8.    THE LAST OF THE MOHICANS (1992) starring Daniel Day-Lewis. An epic historical drama, set in 1757 during the French and Indian War and based on James Fenimore Cooper's 1826 novel.

9.   TRUE GRIT (1969) starring John Wayne, who won an Oscar for his performance, Glen Campbell, Robert Duval.



 10.    STAGECOACH (1939) starring John Wayne. I added this movie even though I have not seen it; however, reading about it, I plan on adding it to my DVD collection. This significant film which was made before I was born launched the “Duke’s” acting career. The movie was directed by the legendary director, John Ford and set in Monument Valley, Utah. Monument Valley became known as, “John Wayne country.” He made four more movies there in his lifetime, “Fort Apache” (1948), “She Wore a Yellow Ribbon” (1949), “Rio Grande” (1950), and “The Searchers” (1956). In 2008, The American Film Institute voted “The Searchers” the “Greatest Western of All Time.

100 Greatest Western Movies: 

Please visit me and check out my books at www.cherikayclifton.com

Monday, March 30, 2020

Kansas Forts Along the Santa Fe Trail-FORT LARNED by Zina Abbott





For my current book and the next three, my writing has taken me to frontier Kansas. In particular, I have researched the primary trails and frontier forts along those trails. For the next several months, I will be sharing with you regarding the Kansas forts along the Santa Fe Trail.

I chose to start with Fort Larned, even though it is the middle fort along the Santa Fe Trail, because it was the first fort. It was not the earliest temporary camp, but the first to develop into a permanent fortification.

Freight Train Crossing the Plains (colorized) - Harper's Weekly, Apr 24, 1858
One of the motives that prompted the government to construct a fortification at the confluence of Pawnee creek and the Arkansas river was to provide a base from which troops might protect Santa Fe Trail commerce in an area that was often under attack by hostile Indian tribes. Another important reason was the wish for a more centralized annuity distribution point to carry out the government's treaty obligations.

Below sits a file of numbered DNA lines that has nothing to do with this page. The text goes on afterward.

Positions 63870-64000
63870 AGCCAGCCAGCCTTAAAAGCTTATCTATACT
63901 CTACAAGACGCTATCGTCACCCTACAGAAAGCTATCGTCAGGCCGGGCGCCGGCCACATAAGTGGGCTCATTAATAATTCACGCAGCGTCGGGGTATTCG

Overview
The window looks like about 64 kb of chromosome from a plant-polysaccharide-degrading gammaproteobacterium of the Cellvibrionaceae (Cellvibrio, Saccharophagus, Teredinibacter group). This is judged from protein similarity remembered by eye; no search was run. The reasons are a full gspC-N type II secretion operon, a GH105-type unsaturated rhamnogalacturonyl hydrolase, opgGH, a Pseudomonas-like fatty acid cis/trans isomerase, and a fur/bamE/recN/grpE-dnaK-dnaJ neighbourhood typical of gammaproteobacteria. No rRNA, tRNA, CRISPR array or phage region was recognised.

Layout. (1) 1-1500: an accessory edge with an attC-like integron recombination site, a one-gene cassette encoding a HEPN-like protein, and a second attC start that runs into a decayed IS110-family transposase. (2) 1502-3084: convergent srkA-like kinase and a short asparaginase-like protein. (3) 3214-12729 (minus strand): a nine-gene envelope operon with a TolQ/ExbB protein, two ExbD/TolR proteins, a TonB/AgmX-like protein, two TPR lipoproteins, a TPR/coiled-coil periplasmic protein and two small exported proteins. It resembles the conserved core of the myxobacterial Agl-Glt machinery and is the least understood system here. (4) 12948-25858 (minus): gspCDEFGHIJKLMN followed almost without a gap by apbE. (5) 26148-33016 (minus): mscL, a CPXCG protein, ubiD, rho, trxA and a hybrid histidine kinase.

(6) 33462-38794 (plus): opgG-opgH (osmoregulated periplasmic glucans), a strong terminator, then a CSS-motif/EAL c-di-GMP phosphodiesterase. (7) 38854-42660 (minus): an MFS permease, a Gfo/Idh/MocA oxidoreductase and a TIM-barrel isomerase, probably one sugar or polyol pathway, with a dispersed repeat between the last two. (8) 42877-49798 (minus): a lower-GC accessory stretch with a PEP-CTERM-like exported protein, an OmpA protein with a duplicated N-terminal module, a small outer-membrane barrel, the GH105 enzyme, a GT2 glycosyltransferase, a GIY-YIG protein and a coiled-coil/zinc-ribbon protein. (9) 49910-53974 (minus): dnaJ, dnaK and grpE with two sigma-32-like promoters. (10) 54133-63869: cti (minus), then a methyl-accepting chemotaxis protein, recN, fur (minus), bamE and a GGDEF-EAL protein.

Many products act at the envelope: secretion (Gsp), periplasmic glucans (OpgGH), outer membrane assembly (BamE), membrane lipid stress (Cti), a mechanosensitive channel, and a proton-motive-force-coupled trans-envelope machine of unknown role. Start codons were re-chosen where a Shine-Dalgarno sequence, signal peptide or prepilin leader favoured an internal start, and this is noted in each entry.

William Bent
William Bent, agent for the Upper Arkansas Indians, in a letter to A. M. Robinson, superintendent of Indian affairs for the Central Superintendency at St. Louis, reported on October 5, 1859, that he had encountered 2,500 Kiowa and Comanche warriors at the mouth of Walnut creek (25 miles east of Pawnee Fork). Bent also stated that he had witnessed, to October of 1859, 60,000 white people along the trail.

A. B. Greenwood, commissioner of Indian affairs, in his annual report (1859), enlarged upon the critical relations between Indians and travelers on the trail. He attributed the accelerated traffic to the discovery of gold in the Pike's Peak region, and his report pointed out the difficulty the Indians were having to maintain their natural subsistence. There was also the need to protect the recently established stage stations on the Trail from the resistance of the Plains Indians. 

There were no legal barrier to the establishment of a permanent military post and mail escort station because of earlier treaties with certain Native American tribes. The area where Fort Larned was to be located was government held land, being free from any binding Indian treaty.